Roots by Jodie Rose Mcloughlin

An intrinsic part of me
is the defiance of centuries past
creating tracks from the tears…..
Tears nourishing roots
Washing away the years of pain –
eroding the countryside
Like acid on the urban plane
Burning with equal pride and shame –
at standing up for what is right.
Pain and suffering
is a state of mind – or so THEY tell you…
The blood of ancestors rebellion
runs through my veins.
The cold, withering stare of the Herr Administrator
who delights in saying
No to money
No to dignity
No to choice…
No voice…
Not today,
you will not beat us they say
As they washed one more load of soiled laundry
Wiped one more red and brown backside
Suppressed but not oppressed
Resilient and self-reliant
She scrubbed the steps until they shined
because choices
were limited at best
Always do your best
Be proud of who and what you are
Accept your situation
with humour, warmth and grace.
In the days before every family had a car.
When women had no autonomy over their own bodies
and men ruled with a dirty fist.
When if you couldn’t afford to call the doctor out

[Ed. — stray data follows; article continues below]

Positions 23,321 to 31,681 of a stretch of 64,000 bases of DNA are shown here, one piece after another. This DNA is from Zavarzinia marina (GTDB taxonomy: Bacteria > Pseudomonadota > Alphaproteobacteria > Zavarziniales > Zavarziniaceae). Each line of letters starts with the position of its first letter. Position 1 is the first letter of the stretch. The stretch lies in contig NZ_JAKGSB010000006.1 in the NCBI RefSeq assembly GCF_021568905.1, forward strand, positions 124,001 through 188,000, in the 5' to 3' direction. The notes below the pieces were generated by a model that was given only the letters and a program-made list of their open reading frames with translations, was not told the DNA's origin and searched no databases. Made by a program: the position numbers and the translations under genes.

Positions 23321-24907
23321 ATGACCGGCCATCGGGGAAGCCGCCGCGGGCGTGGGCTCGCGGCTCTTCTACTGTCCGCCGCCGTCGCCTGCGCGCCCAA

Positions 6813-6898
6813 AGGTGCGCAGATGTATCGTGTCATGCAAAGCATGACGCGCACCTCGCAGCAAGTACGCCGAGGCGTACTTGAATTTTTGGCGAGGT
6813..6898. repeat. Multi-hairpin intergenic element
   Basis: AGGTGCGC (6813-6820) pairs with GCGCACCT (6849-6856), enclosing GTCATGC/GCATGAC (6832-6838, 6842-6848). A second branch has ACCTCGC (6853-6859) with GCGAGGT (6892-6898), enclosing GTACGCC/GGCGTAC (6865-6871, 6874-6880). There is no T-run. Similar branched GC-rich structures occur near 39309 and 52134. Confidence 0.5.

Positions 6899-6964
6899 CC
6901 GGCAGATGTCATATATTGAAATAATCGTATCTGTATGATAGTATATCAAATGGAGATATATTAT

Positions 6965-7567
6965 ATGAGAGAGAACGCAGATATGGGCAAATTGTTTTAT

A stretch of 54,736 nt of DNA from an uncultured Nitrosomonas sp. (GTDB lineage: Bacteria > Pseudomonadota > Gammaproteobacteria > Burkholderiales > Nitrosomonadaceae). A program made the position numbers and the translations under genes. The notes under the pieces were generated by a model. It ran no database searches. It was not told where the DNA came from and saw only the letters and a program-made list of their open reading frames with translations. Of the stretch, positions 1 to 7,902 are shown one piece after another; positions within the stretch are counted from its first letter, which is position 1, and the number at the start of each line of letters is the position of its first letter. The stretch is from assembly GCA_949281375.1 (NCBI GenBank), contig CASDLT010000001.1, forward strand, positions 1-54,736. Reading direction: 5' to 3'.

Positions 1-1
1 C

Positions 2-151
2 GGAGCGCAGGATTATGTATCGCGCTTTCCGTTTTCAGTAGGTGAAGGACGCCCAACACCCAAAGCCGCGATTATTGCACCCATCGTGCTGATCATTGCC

You died
Hardly ever daring to cry,
you were bound
by the stiff upper lip THEY forced upon you.
The good old days?
When people knew their place.
Servants and masters,
upstairs and downtrodden
A state to which THEY would all too eagerly have us return!
I am the passive-aggressive. raging, roaring beast
The Child scared and scarred by the cruelty
of twisted nuns and priests
The ink-stains of a denied education –
oh how today’s parallels disgust!….
…..Me: grateful that I am not….
The powerless working class girl,
told in no uncertain terms,
that she WOULD be a Wife and Mother –
“because that’s just nature and what we women do.”
I am the labourer covered in blood, sweat and dust
I am the drunkard, consumed by foul lust
I am the woman once more with child
who carries on living
as she simply must.
Deprivation, disease and resentment is in my DNA
Social immobility and enforced poverty
are the buzzwords of the day.
But also in my heart there lies deep joy, humour, acceptance, freedom and romance.
Money cannot buy it all,
although it may strip you of opportunity and chance.
So thank you Grandparents,
Great Grandparents too…
You knew,
that true happiness and love is for everyone regardless of society’s prison bars,
entrapping you by class and circumstance.

One thought on “Roots by Jodie Rose Mcloughlin

  1. Pingback: New Poem Published – Carolyn O' Connell

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